Learning Outcome Assessment Strategy
1) appraise their own music educational experiences in relation to that of others from different cultural backgrounds; Assessed formatively by tutor feedback to in-course discussions, mini- seminars and in individual tutorials; summatively by the presentation, paper and folio of materials
2) identify and critically examine music education philosophies and characteristics within different international contexts by engaging with and critiquing published texts; Assessed formatively by tutor feedback to in-course discussions, debates, mini- seminars and in individual tutorials; summatively by the presentation, paper and folio of materials
3) undertake an investigation into a music education issue located within an international context; Assessed formatively by tutorial feedback and email reviews; summatively by the presentation, paper and folio of materials
4) present evidenced findings in a clearly articulated manner through an oral presentation and accompanying paper. Assessed summatively by the presentation, paper and folio of materials

Elements of Assessment

Description of Assessment Definitive UNISTATS Categories Percentage
PRC Presentation 25
Coursework Essay 4000 words 75
Total (to equal 100%) 100%

Achieving a pass

It IS NOT a requirement that any major assessment category is passed separately in order to achieve an overall pass for the module

Bibliography core texts

Brand, M. (2006) The Teaching of Music in Nine Asian Nations. Comparing Approaches to Music Education. Lampeter: Mellen Press.

Hargreaves, D.J. and North, A.C. (ed.) (2001) Musical Development and Learning. The International Perspective. London: Continuum.

Juslin, P. N, & Sloboda, J. A. (Eds.) (2001) Music & Emotion, Theory and Research. Oxford: Oxford University Press.

Sloboda, J. (1985/1999) The Musical Mind: The Cognitive Psychology of Music, Oxford: Oxford University Press.

Sloboda, J. (2005) Exploring the Musical Mind. Oxford: Oxford University Press.

Lines, D.K. (ed.) (2005) Music Education for the New Millenium. London: Blackwell.

Bibliography recommended reading

Aiello, R. & Sloboda, J. (Eds.) (1994) Musical Perceptions,Oxford: Oxford University Press.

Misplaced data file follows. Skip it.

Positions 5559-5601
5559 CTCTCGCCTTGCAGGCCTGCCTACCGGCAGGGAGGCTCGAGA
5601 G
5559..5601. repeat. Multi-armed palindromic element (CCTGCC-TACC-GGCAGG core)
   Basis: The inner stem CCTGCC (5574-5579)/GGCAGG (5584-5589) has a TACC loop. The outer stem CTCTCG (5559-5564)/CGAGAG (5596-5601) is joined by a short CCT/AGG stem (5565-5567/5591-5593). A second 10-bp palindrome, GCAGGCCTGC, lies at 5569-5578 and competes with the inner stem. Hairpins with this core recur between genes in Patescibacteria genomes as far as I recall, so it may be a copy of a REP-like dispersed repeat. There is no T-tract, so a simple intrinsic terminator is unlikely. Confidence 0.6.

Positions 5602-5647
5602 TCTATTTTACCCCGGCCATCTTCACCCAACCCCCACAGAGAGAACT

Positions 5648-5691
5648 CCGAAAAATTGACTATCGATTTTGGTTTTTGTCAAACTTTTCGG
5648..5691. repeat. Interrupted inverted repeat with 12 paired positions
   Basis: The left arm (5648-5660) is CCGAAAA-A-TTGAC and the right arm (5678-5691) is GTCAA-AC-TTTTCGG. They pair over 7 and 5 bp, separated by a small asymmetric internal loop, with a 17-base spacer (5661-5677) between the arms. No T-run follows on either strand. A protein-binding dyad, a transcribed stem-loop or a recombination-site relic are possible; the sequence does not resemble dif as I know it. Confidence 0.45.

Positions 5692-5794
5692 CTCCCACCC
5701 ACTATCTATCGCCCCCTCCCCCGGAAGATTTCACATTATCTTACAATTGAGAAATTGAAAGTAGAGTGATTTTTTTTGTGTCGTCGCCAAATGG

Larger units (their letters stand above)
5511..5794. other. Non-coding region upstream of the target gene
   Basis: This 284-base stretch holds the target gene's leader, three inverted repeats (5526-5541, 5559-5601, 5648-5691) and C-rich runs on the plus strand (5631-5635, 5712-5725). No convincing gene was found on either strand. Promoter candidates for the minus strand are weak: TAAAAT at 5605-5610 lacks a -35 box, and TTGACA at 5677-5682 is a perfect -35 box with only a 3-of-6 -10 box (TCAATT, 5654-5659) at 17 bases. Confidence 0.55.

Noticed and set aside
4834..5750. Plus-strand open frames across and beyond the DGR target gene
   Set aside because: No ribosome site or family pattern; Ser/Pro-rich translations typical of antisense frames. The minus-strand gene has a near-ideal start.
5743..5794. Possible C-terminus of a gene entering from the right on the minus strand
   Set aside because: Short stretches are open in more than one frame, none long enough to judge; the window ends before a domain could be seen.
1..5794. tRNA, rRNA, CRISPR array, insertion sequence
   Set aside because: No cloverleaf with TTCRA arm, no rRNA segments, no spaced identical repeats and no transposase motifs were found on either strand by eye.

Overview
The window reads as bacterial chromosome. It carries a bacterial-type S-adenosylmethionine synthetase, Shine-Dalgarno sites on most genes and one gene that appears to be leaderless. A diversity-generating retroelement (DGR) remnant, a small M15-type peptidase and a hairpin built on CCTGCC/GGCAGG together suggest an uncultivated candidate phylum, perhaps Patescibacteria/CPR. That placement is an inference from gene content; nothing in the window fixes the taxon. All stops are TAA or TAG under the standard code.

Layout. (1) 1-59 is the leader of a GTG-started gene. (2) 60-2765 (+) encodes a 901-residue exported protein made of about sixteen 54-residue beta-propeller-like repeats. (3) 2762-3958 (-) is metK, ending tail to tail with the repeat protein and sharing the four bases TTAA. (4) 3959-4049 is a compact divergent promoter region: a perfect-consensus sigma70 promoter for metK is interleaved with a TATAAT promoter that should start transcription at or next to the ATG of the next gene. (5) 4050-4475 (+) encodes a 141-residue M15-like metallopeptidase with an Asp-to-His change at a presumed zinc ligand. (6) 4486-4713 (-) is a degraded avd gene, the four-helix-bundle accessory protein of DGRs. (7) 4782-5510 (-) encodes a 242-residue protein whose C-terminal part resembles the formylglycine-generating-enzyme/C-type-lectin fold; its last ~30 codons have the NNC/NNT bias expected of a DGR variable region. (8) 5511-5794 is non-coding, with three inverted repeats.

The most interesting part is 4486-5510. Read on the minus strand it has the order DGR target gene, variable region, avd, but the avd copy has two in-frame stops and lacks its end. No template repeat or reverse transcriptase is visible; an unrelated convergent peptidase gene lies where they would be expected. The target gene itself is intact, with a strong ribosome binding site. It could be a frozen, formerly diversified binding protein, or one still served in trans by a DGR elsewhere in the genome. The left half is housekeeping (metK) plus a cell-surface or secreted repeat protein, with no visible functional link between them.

Campbell, P.S. & Schippers, H. (Ed.) (2005) Cultural Diversity in Music Education. Directions and Challenges for the 21st Century. Griffith: Australian Academic Press.

Deliège, I. & Wiggens, G.(Eds.) (2006) Musical Creativity: Multidisciplinary Research in Theory and Practice, Hove and New York:Psychology Press.

Hallam, S. (2006) Music Psychology in Education. London: Institute of Education.

Hulmes, E. (1989) Education and Cultural Diversity. New York: Longman.

Harris, D. (2006) Music Education and Muslims. Stoke on Trent: Trentham.

Pears, R. & Shields, G. (2006) Cite them right: the essential guide to referencing and plagiarism. Newcastle upon Tyne: Pear Tree Books.

Phelps, R.P. et al. (2005) A Guide to Research in Music Education. 5th edn. Lanham: Scarecrow Press.

Phillips, K.H. (2008) Exploring Research in Music Education and Music Therapy. Oxford: Oxford University Press.

Pitts, S. E. (2000) A Century of Change in Music Education. Aldershot: Ashgate.

Reimer, B. (Ed.) (2002) World Musics and Music Education. Facing the Issues. Lanham: Rowan and Littlefield.  

Volk, T.M. (1998) Music Education and Multiculturalism, Foundations and Principles. Oxford: Oxford University Press.

Woodford, P.G. (2005) Democracy and Music Education Liberalism, Ethics and the Politics of Practice. Bloomington and Indianapolis: Indiana University Press.

This will be complemented by selected articles from the following journals:

Bulletin – Council for Research in Music Education

British Journal of Music Education (BJME)

International Journal of Music Education

Journal of Research in Music Education

Music Education Research (MER)

These and other journals on music education are available in the library and/or online through the library web pages